Ted Simons: The health care reform act, the idea of health care reform in general, the president's plan. Would you have supported it?
David Schapira: Health care reform is desperately needed in this country even still after it passed in the Congress. If I had been in Congress at the time, I would have supported it but I don't think it did enough. What we really need in health care reform is cost control. When people see their health care bills skyrocketing that's a problem. I would have supported single payer option, I would have supported a public option. And unfortunately those things were not in the bill but those are things I’ll fight for in the next Congress.
Ted Simons: So would you have supported the bill as it was?
David Schapira: Ya, as it was I would’ve supported it. I don’t think it went far enough.
Ted Simons: Alright, immigration.
David Schapira: Immigration reform is a very pressing issue for our state and our country. Unfortunately we haven't seen substantive reform since the '80s. I will support comprehensive immigration reform and in fact I was disappointed when the president mentioned it and they immediately panned to John Mccain, our United States Senator. Literally it seems he was the only one in the entire section that didn't stand up or clap. This is someone who in previous sessions had actually sponsored comprehensive immigration reform. It's desperately needed. Our Senators and members of Congress from this state should know it's an extremely important priority.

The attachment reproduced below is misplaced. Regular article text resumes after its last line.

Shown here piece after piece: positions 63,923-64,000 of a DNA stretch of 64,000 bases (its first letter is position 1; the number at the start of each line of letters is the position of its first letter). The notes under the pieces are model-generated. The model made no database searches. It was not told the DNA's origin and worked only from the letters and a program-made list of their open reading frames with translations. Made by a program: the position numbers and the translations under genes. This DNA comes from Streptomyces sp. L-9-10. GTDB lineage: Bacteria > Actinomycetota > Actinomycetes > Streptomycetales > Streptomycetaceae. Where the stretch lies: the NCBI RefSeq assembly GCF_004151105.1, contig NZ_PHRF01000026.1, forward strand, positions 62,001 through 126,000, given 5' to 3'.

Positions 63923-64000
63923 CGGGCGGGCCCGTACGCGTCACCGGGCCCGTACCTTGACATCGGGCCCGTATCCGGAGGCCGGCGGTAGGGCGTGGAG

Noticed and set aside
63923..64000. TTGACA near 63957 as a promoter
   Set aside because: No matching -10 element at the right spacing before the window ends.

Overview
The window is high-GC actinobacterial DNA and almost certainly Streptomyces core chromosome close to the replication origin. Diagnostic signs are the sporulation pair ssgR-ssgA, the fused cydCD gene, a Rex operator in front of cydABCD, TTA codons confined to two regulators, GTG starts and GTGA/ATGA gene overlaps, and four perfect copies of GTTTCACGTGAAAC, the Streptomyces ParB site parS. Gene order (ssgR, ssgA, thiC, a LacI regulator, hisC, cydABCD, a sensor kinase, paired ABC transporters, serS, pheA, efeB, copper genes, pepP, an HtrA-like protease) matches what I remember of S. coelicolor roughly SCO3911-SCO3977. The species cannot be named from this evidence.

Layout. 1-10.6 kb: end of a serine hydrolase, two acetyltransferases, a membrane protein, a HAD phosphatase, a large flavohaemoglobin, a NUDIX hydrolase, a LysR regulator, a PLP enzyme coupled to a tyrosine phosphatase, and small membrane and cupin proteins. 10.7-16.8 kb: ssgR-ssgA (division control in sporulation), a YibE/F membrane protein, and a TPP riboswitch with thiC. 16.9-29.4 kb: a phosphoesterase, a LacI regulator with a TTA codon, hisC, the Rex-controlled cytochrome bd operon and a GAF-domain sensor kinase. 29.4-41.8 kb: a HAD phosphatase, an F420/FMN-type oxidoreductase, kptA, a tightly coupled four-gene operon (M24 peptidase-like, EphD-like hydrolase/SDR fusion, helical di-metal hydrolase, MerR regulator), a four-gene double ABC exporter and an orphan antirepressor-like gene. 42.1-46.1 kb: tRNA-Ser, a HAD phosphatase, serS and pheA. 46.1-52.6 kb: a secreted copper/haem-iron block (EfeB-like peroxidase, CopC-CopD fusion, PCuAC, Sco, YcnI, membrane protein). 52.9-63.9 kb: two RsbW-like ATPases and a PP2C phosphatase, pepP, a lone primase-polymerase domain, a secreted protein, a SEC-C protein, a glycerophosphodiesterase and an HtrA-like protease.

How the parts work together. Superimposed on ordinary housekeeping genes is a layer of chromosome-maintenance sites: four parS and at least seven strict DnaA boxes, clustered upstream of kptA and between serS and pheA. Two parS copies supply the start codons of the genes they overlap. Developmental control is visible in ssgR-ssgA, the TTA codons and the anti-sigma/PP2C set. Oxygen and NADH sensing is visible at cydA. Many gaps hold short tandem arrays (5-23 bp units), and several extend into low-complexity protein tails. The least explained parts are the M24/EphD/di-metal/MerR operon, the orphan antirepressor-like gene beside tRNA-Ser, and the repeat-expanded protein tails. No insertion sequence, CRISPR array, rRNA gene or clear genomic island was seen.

Ted Simons: Last question Republicans are already saying most Democrats running for Congress are going back to rubber stamp the administration's ideas left, right and center.
David Schapira: I support the president and the initiatives he's pushing but I represent constituents. Harry Mitchell, when he was my congressman, was fond of saying representative is both my title and my job description. I felt that way at the state legislature and I'll be that kind of representative in Congress.
Ted Simons: Alright thanks for joining us. We appreciate it.
David Schapira: Thanks for having me.